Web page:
Court Services is coming off a good year collecting $250,000 more in revenue using collection agencies, and saving $9,700 by moving to online payments. For 2018, Court Services will see a $108,700 decrease in Provincial Offences Act (POA) fine revenue (meaning fines not collected), but there's also a $25,804 decrease in overall expenditures. There will however be a $129,700 increase in the transfer from the collections budget from parking tickets to Bylaw thanks to that increase in revenue. 
Over in Building Code, their big thing is having to account for losing 25 per cent of their team as they retire over the next five years. Money-wise, they're looking at a $350,000 increase in revenue because of historical trends and the adjustment to building permit fees passed by Committee-of-the-Whole back in May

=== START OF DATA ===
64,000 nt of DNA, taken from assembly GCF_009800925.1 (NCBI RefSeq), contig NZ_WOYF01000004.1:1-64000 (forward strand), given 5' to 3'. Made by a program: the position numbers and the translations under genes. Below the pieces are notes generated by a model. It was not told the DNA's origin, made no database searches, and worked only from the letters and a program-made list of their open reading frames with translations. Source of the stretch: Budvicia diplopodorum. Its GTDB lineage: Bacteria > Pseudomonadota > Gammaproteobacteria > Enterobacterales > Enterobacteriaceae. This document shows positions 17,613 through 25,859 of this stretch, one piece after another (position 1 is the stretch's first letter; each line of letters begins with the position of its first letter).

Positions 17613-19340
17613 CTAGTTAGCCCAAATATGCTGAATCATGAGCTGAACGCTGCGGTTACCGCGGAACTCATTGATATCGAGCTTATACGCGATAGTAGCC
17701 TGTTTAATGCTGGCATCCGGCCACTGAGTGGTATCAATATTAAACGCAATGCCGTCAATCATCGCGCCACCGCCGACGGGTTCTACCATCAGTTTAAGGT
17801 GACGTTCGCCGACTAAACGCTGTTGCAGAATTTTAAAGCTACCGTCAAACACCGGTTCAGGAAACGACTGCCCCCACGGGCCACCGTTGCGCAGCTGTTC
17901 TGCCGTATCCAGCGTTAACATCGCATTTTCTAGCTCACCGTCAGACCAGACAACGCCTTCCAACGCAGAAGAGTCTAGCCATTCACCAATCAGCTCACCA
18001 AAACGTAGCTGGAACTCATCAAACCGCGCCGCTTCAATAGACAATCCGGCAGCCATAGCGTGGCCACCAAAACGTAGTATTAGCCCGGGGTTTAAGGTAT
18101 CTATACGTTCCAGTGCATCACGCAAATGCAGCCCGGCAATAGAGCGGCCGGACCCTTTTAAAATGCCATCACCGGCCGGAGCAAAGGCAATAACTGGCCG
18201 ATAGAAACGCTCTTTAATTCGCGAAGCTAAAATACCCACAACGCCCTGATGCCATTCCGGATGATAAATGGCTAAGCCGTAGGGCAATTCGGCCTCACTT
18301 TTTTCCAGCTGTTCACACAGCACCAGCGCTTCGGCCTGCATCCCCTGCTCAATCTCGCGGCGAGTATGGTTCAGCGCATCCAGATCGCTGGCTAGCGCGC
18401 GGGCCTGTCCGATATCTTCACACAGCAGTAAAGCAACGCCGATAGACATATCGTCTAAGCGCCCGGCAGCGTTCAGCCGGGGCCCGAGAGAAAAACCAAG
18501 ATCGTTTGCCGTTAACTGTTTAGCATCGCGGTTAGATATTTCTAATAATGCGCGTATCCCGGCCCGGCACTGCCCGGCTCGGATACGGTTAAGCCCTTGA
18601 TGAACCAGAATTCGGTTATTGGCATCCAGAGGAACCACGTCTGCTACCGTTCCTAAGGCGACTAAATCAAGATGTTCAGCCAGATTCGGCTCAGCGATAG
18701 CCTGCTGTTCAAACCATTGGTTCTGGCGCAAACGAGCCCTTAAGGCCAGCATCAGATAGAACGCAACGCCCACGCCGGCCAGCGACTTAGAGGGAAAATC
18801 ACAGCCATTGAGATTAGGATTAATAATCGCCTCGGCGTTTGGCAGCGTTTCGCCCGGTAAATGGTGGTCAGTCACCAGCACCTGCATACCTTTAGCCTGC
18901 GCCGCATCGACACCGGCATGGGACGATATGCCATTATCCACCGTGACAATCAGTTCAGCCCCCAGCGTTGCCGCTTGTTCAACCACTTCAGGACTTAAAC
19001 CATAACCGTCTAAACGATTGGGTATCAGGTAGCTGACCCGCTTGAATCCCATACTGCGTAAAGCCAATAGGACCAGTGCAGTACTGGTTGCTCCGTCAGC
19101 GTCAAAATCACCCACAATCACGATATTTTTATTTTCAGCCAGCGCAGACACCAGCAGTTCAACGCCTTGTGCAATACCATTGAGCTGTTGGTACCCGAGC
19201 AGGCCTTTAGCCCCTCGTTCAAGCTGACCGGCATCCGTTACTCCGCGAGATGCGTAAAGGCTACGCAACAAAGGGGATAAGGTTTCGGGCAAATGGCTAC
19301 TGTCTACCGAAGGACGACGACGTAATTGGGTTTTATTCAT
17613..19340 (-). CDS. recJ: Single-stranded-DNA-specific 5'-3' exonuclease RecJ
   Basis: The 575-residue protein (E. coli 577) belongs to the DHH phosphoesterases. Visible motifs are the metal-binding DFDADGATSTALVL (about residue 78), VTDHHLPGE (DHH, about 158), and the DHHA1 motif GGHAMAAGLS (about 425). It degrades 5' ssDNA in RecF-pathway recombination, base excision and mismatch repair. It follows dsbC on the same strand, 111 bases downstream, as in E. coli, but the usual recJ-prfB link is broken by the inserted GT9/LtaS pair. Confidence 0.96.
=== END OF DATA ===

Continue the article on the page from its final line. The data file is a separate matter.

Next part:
With Water and Wastewater, they're forecasting a 1.4 and 0.9 per cent year-to-year decrease in consumption for water and wastewater respectively, and that's thanks to efficient building and conservation programs. Water will be looking to three new environmental assessments, the re-coating of the Verney Water Tower, and the acceleration of the Water Meter Replacement program in 2018. Wastewater, meanwhile, will see a $200,000 increase in revenue from industrial customers that do not meet the sewer use bylaw agreements, and a $165,700 decrease in water and electricity costs thanks to collaboration with the City's Climate Change Office. Otherwise, these departments are staying the course.